Puffed Up or Built Up

1 Corinthians 8:1-3 – 1 Now concerning food offered to idols: we know that “all of us possess knowledge.” This “knowledge” puffs up, but love builds up. 2 If anyone imagines that he knows something, he does not yet know as he ought to know. 3 But if anyone loves God, he is known by God.

In Corinth, a controversy stirred as to whether or not a Christian could eat meat that had been offered in the temple of an idol. Such meat was later sold in the market and certainly might be on the table in a person’s home. Some believers believed that to eat that meat was to participate in the worship of the idol. Some thought differently.

As Paul begins to address this issue—an issue I do not intend to be central in this post—he talks about a dangerous sort of knowledge. At the end of verse 1, Paul writes, “This ‘knowledge’ puffs up, but love builds up.” What is the “knowledge” that puffs up? How does it contrast with love? And how might this all apply to the lives of Christians today?

Contextually, it appears that the puffing up sort of knowledge has to do with a knowing of the truth that leads a believer to poorly treat a weaker brother or sister in the Lord. Because Bob knows that whether or not the food has been sacrificed to an idol, he is unkind when Jim is uncomfortable with it. What might Bob do? Perhaps he eats his food and makes a point to let Jim know what he is doing. Perhaps he dumps a truckload of knowledge on Jim’s head about this food whenever they are together. Perhaps he lets himself feel superior to Jim because Bob knows something that Jim simply is not knowledgeable enough to understand.

How then is love a contrast with knowledge? After all, none of us think that knowledge in and of itself is a bad thing. Love builds up. Whereas knowledge might fill one’s head with one’s own superiority, love will focus us on the good and the needs of others. Love will teach us to value the good of others even above our own comfort for the glory of God.

Consider Bob and Jim again. Bob knows that there is no worshipping of the idol if he happens to have a steak that was served in a home where idol-worshipers live. Jim is uncomfortable. What would love have Bob do? If Bob is not puffed up, Bob will certainly refrain from making fun of Jim for his confusion. Instead of mocking Jim for his lack of knowledge, Bob will speak wisely, gently, and even kindly to Jim. Perhaps Bob will seek to help Jim understand what Bob knows. Perhaps Bob will listen to Jim to better understand him even though Bob does not agree with him.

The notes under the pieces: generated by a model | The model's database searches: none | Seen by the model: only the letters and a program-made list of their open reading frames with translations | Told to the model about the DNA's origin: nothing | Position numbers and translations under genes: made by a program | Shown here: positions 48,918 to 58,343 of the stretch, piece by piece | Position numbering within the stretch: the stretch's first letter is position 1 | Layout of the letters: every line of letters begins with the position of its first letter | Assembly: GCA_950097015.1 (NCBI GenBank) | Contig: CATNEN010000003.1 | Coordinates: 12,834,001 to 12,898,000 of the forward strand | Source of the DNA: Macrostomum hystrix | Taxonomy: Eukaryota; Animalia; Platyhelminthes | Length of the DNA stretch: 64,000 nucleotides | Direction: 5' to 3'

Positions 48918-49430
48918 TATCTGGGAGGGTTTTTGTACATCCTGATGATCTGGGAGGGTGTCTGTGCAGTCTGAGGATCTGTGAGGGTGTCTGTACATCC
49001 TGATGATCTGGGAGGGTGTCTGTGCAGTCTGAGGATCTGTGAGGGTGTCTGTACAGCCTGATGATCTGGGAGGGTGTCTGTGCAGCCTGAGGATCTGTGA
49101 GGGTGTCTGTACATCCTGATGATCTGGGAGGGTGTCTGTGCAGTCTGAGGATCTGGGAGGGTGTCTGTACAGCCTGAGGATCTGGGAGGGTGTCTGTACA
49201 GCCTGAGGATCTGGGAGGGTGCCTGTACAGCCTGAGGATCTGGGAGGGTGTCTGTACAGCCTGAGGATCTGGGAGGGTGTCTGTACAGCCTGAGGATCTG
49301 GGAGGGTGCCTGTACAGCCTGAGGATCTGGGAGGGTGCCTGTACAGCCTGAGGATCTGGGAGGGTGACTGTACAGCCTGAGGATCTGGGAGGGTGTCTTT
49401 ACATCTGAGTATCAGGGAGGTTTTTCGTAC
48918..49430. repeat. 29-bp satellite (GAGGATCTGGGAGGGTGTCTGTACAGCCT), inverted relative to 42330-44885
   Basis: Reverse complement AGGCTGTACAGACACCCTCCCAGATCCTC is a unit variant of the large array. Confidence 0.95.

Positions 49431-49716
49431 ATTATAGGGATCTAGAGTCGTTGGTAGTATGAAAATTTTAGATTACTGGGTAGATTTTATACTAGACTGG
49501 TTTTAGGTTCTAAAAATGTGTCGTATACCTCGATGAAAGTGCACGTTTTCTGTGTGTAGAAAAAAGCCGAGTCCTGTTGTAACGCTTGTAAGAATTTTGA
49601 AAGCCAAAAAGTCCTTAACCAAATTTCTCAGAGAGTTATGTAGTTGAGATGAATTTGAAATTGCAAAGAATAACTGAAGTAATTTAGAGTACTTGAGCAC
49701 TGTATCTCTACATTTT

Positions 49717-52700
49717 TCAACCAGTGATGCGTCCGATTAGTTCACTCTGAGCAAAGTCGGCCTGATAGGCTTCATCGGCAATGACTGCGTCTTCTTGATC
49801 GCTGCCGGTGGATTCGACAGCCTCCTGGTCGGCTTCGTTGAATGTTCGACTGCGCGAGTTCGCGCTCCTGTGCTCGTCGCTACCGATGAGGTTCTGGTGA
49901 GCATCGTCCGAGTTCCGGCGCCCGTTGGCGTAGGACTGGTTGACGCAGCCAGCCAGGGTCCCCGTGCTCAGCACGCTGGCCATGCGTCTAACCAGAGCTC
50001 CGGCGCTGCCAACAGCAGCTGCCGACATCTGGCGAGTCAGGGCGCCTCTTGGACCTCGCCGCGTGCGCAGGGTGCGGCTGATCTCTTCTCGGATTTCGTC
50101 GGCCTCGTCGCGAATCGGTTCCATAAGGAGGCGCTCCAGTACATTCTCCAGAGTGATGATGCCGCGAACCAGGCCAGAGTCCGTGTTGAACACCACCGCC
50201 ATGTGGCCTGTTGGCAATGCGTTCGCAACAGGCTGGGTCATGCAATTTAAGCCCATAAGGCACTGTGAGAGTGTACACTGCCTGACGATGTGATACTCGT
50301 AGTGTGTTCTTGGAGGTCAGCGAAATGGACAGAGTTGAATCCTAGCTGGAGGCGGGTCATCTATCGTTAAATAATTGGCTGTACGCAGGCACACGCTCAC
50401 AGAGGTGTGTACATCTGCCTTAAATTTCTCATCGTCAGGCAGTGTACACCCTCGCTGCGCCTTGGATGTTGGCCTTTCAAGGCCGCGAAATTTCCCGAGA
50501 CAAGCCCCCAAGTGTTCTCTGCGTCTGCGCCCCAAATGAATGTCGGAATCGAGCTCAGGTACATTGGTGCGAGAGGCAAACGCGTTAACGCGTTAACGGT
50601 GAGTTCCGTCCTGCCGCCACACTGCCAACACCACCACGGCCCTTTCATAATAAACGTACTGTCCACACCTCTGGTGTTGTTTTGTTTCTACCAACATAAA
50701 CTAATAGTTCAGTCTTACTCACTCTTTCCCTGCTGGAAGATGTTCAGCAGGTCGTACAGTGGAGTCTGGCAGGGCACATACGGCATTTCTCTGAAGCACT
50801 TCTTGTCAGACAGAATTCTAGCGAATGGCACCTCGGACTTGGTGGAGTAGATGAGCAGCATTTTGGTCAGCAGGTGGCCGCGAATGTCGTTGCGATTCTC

Will Bob then refuse to ever eat meat? Interestingly, this is something Paul said he would be willing to do if it would help in 8:13. However, I do not assume that this means that every Christian, in every circumstance, must put away every part of his life that others do not understand. Just before Paul talked about not eating meat, he particularly mentioned a hypothetical situation in which people were to see him eating in an idol’s temple, a place where people could be very confused as to whether or not he was participating in the worship of that idol. Paul’s greater point is that he would not want to do another person harm because of knowledge without love.

How might this apply in today’s world? Of course we could take this chapter and try to develop an exacting standard relating to liberty of conscience issues that are divisive in our culture: alcohol, entertainment, etc. But rather than focusing on the issues, I am focused as I write on the love side of things. I do not think that this passage is intended to tell us how to come down on the meat or no meat, drink or no drink, movies or no movies issues. Instead, I think that a greater point exists that we should treasure our brothers and sisters in Christ. We should love and build one another up. Sure, sometimes love means that you will forego your rights for the sake of another person’s conscience. Sometimes love will mean that you are careful as to how or even where you exercise your liberties. But always, absolutely always, love should prevent you from thinking yourself superior to a brother who does not understand what you understand. Love will keep you from mocking that brother for his views. Love will keep you from dumping a truckload of knowledge on a brother’s head before first caring for and hearing that brother’s heart.

Want to make an application that is closer to home for many than alcohol or meat sacrificed to idols? OK, how about modern issues like COVID or CRT? You can, and in fact probably should, have strong opinions about these issues. You need knowledge here. And I would not suggest that you avoid expressing that knowledge. However, as you express your knowledge, are you showing yourself puffed up? Are you seeking to build up others? Or are you looking to dunk on someone on-line so that you can show how witty you are and how stupid the people are who disagree with you?